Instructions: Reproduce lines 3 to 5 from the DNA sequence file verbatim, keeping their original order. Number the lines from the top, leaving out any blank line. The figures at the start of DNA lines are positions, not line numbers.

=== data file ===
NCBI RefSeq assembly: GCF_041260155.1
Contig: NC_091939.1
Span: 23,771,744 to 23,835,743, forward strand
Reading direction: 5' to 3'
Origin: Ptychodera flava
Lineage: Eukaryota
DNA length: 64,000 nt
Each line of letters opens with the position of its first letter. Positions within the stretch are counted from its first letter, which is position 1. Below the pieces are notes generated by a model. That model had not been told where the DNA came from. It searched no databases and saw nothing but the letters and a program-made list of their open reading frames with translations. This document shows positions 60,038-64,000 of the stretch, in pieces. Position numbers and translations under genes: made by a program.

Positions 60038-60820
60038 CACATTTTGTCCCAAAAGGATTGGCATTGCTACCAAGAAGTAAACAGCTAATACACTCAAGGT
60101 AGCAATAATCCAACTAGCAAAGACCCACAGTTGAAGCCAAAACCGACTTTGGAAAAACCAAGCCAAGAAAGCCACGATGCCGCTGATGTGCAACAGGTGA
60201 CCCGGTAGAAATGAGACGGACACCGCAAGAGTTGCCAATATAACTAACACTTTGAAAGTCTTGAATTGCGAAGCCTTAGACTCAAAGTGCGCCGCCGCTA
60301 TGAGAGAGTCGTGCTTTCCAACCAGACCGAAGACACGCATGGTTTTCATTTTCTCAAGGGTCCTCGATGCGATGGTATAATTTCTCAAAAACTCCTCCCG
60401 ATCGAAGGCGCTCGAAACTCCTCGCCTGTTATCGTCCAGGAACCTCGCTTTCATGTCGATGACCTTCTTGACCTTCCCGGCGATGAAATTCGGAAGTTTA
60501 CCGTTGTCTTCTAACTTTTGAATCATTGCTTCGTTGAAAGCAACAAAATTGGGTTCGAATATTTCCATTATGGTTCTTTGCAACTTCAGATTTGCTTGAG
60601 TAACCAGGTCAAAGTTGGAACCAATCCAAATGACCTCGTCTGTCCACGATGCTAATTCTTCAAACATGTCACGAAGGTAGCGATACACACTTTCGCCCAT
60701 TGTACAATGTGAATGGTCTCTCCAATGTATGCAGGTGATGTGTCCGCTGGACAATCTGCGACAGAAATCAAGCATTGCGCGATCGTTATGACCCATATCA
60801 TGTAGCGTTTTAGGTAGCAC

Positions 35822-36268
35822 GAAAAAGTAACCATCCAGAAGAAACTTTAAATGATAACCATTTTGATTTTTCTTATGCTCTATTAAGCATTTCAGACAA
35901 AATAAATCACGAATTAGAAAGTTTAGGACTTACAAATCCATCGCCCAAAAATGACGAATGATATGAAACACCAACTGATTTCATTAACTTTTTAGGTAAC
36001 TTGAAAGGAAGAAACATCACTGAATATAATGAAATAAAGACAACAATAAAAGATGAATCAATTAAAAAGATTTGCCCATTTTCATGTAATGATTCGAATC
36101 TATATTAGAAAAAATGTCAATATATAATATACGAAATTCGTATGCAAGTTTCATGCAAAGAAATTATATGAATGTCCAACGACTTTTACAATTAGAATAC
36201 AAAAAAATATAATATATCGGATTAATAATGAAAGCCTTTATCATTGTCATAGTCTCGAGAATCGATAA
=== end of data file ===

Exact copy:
Span: 23,771,744 to 23,835,743, forward strand
Reading direction: 5' to 3'
Origin: Ptychodera flava